Rally is ray of hope

O's trip Tampa

Bats erupt for 6 runs in 2 innings as O's win, 6-5, climb to 5-6

Hargrove `very encouraged'

Bale bails out McElroy

O's make up 4-0 deficit

April 15, 2001|By Peter Schmuck | Peter Schmuck,SUN STAFF

It is the province of optimists to point out that things may not be quite as bad as they seem, but the glass-half-full philosophy of Orioles manager Mike Hargrove was beginning to wear thin in the early innings of yesterday's game against the Tampa Bay Devil Rays.

After 10 games, the Orioles rotation still hadn't recorded a victory, and No. 5 starter Chuck McElroy was struggling.

The offense was averaging just over two runs per game, and the Devil Rays already had four.

In short, things weren't looking very good when the Orioles suddenly erupted for four runs in the fourth inning and went on to score an uplifting 6-5 victory before 43,621 at Camden Yards.

Just that quickly, Hargrove's stubborn optimism was rewarded and he was able to make the case that - all things considered - the Orioles aren't in such bad shape after all. They are 5-6 and, yesterday notwithstanding, they haven't hit a lick yet.

"I'm very encouraged that the ballclub has been able to do what it has done to this point without our swinging the bat the way we can," said Hargrove, who recorded his 800th career victory as a major-league manager. "I've been frustrated just like everybody else, but we're nearly .500 and we've played nine games against two teams [the Boston Red Sox and Cleveland Indians] that are supposed to contend for the American League championship."

The Orioles batted around for the first time this year in the fourth inning and the bullpen bailed out McElroy to score the club's fourth one-run victory of the young season.

Rookie left-handed reliever John Bale pitched 2 1/3 innings of what he thought was going to be mop-up relief, but instead registered his first major-league victory when the Orioles scored all six of their runs in the fourth and fifth innings.

Mike Trombley followed with two perfect innings and rookie closer Ryan Kohlmeier overcame a leadoff homer in the ninth to earn his second save.

"The game could have gotten out of hand," said McElroy, "but I was able to get some outs when I needed them. I wish I could have stayed around a little longer, but the bullpen did a great job and the offense came around."

McElroy fell behind on a two-run homer by Devil Rays infielder Russ Johnson in the first inning and allowed another two-run shot to third baseman Aubrey Huff in the fourth. The Devil Rays would become the first team to hit three homers in a game against the Orioles this year when Randy Winn greeted Kohlmeier with a pinch homer in the ninth.

The early four-run lead had to look like a mountain to a team that managed just three hits the night before against Devil Rays ace Albie Lopez, but six straight Orioles reached base with one out in the fourth on the way to equaling the team's biggest inning of the year.

"I think that given the press that we've gotten, they showed a lot of character not to fold up their tents," Hargrove said. "Obviously, some people got some big hits in the four-run inning and the two-run [fifth]. We got some breaks, but we'll take them any way we can get them."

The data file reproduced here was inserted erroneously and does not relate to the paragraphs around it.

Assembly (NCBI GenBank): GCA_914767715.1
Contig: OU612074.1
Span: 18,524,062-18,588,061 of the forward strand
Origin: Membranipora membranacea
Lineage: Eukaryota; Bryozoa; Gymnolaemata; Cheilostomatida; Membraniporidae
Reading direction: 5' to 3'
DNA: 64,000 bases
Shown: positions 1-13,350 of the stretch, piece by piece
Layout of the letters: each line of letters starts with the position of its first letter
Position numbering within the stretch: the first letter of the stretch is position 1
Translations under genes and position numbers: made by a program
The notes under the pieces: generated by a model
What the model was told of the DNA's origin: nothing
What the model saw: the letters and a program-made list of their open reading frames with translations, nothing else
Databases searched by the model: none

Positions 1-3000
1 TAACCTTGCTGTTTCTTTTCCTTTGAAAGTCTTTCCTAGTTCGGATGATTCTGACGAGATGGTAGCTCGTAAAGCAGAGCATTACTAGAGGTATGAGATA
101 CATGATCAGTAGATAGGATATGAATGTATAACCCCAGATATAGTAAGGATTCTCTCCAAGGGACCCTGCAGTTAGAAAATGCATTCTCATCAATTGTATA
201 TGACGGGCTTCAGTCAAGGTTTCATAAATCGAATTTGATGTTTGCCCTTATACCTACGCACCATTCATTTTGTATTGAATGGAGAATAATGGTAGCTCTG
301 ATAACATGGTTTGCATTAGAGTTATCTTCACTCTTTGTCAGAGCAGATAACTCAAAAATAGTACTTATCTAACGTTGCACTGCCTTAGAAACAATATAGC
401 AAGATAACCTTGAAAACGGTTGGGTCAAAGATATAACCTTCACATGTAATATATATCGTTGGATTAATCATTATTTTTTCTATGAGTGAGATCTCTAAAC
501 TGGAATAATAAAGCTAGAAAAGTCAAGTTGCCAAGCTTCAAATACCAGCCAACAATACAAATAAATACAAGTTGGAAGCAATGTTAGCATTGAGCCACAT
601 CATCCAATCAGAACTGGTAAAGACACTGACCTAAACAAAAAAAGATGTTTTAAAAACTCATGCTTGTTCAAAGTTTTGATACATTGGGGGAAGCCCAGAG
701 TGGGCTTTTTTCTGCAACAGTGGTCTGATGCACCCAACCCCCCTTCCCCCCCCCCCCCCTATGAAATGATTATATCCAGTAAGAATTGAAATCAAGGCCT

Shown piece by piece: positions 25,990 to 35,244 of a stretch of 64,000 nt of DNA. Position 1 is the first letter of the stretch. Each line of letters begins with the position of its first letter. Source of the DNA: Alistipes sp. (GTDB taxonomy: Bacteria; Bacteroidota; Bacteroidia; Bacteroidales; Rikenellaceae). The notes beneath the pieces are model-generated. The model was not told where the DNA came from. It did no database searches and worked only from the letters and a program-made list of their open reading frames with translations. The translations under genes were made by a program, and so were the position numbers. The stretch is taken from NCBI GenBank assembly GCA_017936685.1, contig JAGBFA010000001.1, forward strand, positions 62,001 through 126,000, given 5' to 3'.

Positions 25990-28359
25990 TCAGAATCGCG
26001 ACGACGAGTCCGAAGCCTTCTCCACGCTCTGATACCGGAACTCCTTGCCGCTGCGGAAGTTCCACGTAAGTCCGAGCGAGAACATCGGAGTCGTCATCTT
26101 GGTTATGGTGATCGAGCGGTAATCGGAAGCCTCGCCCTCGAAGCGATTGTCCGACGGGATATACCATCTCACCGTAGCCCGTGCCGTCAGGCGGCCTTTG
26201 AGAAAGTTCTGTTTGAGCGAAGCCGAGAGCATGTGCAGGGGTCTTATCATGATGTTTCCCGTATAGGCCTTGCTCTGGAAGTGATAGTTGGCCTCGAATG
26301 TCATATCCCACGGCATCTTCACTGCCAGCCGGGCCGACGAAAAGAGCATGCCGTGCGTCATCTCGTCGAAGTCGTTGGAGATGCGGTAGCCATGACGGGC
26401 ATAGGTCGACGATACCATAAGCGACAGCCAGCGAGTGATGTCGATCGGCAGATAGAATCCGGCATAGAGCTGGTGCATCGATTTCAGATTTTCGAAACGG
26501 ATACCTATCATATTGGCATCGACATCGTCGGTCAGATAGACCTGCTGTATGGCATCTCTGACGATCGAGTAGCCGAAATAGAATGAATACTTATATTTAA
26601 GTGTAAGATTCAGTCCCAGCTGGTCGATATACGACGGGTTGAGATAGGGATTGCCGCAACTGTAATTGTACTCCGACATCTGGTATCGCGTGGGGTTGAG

They had managed just a pair of singles off Devil Rays starter Paul Wilson through the first three innings, but DH David Segui got the comeback under way with a one-out walk and the Orioles reeled off four straight singles to cut the four-run deficit in half.

First baseman Chris Richard set up the first run with his second single of the game and reserve catcher Greg Myers brought it home with a base hit through the right side of the infield. Cal Ripken followed with a sharp single that scored the second run and Melvin Mora loaded the bases with a line drive into left.

The other two runs in the fourth scored without the benefit of another hit. Jerry Hairston took a curveball off the shoulder to make it a one-run game and Brady Anderson tied the game with a groundout to first.

Devil Rays reliever Rusty Meacham walked Delino DeShields and Segui to open the fifth. DeShields moved to third on a fly ball by Richard and scored when veteran first baseman Fred McGriff bobbled a grounder by Myers for an error. Mora scored Segui with his second hit of the game, a double to left that knocked Meacham out of the game.

"It's important for us to get into good hitting counts and do something when we get there," Hargrove said. "Our guys needed to step back and not try to do too much when they have the advantage. We caught some breaks, but if you watch every team play, you need breaks along the way to sustain things. The key is to take advantage of them, and we had not done that with any consistency until today."

Trombley took over in the seventh and retired six straight batters to hand the two-run lead over to Kohlmeier, who made the ninth inning a much more interesting affair than anyone in an Orioles uniform had in mind.

He followed up the pinch home run by Winn with a no-out walk to pinch hitter Steve Cox, bringing the potential winning run to the plate three times before the Orioles could even the series.

It took him 19 pitches before he recorded the first out of the inning, but he struck out Gerald Williams and Johnson and got slugger Greg Vaughn on a pop fly down the first base line to end the game.

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